The nomads of Phala reside 200 miles west of Lhasa on Tibet 's cold remote "northern plateau" at altitudes between 15,000-16,500 feet. As they have done for thousands of years, these nomads subsist by rearing sheep, goats, yaks and horses, consuming the products of their animals and using some to trade with farmers and traders for grain, tea and other consumer products. Sheep have been traditionally raised and are their economic mainstay.
- To provide impoverished nomad families with a five-year loan of reproductive-age female sheep in order to foster their attaining economic self-sufficiency.
- To simultaneously create a self-perpetuating "sheep bank" that will be able to continue to loan sheep to poor households after the end of the project.
- To assess the efficacy of the trial project and determine its utility for other nomadic pastoral regions in the Tibet Autonomous Region.
Overview of the Trial Program
Pastoralists (pure herders) comprise an important segment of the TAR (Tibet Autonomous Region) rural population, and roughly one quarter of the total population. Since the disbandment of the pastoral communes in the early 1980's and the introduction of the household responsibility system, a serious problem in pastoralist areas has been the emergence of a stratum of impoverished nomad households. These poor nomad households own only a few livestock (less than 30 head of livestock) and subsist mainly from welfare from the local administrative area (xiang) government. The local governments have been unable to garner the resources needed to assist these families to improve their economic status and rise above the poverty level.
As a result of a longitudinal research project conducted from 1986-1997 by Goldstein and Cynthia Beall, and Ben Jiao in two nomadic pastoral areas in Nabring district (west of Xigatse and Lhatse), they became convinced that there is a cost-effective solution to the problem of the long-term poverty of a segment of the Tibetan nomad population.
The result was to create on a Trial Basis a revolving sheep bank that would lend fertile female sheep to poor families for five years, allowing them to keep all the products (offspring, milk, wool, butter and cheese) from these borrowed sheep and requiring them to repay the same number of fertile female sheep, half in the fourth year and the remaining half in the fifth year.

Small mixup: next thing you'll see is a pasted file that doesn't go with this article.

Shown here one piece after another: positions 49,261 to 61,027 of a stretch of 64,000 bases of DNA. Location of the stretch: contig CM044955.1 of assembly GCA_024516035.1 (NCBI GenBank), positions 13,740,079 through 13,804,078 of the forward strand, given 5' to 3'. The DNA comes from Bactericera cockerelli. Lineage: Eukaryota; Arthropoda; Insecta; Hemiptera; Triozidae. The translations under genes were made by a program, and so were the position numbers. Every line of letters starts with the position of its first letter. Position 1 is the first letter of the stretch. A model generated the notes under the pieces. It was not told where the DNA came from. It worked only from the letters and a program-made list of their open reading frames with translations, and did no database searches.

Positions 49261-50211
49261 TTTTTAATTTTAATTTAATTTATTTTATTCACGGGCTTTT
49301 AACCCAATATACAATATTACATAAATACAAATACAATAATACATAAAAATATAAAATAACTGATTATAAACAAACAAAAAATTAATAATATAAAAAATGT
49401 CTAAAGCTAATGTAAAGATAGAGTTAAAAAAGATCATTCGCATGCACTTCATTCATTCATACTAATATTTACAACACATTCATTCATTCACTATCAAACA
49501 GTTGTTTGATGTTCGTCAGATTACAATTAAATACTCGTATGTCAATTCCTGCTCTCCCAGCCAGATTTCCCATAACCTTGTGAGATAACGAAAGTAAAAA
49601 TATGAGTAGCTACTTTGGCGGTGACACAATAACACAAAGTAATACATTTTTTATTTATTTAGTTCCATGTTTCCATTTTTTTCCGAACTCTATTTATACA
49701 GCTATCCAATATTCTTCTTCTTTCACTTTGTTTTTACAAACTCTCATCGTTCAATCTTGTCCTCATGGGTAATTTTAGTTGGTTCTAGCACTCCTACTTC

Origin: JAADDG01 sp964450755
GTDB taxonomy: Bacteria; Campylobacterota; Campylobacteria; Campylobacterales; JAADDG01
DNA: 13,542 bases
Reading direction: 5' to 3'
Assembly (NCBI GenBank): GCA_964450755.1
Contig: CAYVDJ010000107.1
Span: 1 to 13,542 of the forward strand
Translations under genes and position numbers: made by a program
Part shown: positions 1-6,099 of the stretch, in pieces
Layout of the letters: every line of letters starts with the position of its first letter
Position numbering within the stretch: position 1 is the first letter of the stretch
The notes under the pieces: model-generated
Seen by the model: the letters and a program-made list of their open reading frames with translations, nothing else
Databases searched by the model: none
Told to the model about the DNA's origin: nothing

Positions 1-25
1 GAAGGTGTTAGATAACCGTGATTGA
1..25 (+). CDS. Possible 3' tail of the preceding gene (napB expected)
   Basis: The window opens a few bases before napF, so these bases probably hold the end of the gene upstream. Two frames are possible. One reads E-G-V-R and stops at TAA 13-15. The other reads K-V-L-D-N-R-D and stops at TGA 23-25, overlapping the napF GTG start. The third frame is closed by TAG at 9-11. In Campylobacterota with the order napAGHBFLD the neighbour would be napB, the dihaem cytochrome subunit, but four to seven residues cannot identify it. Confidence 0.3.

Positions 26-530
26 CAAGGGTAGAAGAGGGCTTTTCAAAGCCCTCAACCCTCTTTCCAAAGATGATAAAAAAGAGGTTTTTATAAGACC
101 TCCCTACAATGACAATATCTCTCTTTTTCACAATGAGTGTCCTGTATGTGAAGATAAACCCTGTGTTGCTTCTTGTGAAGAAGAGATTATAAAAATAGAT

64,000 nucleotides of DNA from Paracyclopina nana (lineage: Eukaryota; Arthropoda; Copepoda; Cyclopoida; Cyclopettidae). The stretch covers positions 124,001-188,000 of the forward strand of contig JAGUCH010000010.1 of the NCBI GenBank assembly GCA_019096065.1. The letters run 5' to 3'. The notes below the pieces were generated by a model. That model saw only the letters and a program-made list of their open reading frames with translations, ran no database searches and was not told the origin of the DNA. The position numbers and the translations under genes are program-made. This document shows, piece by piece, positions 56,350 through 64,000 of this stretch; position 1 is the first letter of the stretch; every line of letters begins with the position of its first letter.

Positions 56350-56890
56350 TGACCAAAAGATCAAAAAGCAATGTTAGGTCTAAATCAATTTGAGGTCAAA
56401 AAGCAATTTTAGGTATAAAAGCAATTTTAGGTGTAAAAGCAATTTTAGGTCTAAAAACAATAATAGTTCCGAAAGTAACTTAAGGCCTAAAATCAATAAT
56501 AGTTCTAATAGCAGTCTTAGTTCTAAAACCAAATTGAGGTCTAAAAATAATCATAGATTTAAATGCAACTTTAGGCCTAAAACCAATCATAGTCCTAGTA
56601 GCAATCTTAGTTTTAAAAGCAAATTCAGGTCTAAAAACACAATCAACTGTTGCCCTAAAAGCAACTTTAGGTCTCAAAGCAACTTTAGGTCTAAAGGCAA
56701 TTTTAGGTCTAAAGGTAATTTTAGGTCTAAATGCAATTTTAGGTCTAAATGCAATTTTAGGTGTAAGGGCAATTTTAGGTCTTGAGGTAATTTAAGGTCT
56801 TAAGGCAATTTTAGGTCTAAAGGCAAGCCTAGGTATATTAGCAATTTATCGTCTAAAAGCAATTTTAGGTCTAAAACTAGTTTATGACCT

This approach will ensure that this aid is not a one-time grant to temporarily help families but rather will allow recipient households to attain economic self-sufficiency. It is also a way to establish a self-perpetuating animal bank in the area that would be able to continue to assist needy families indefinitely. Because overgrazing is not a major problem in this region, a sheep bank project seemed ideal.
Operationalization of a Trial Program
With the financial assistance of BODHI, and then from The Bridge Foundation, the five year trial revolving sheep bank was begun in August 2000 in two nomad areas (xiang). Each year four impoverished nomad households (two in each area) were given a loan of 50 ewes (fertile reproductive age female sheep). These ewes would be purchased from richer nomads in the same area with project funds.
The project provided funds to the two local governments (xiang) to purchase 100 ewes in year one and in each of the next four years (see attached table). Households will repay half of their loan in year four in fertile female sheep (without interest), and half in year five. From year five, the sheep bank will be receiving 100 ewes per year in each xiang so will be completely self-sufficient.
The trial was successful and beginning in 2007, with funding from The Bridge Foundation, the program was extended to 10 more nomad groups in these two xiang.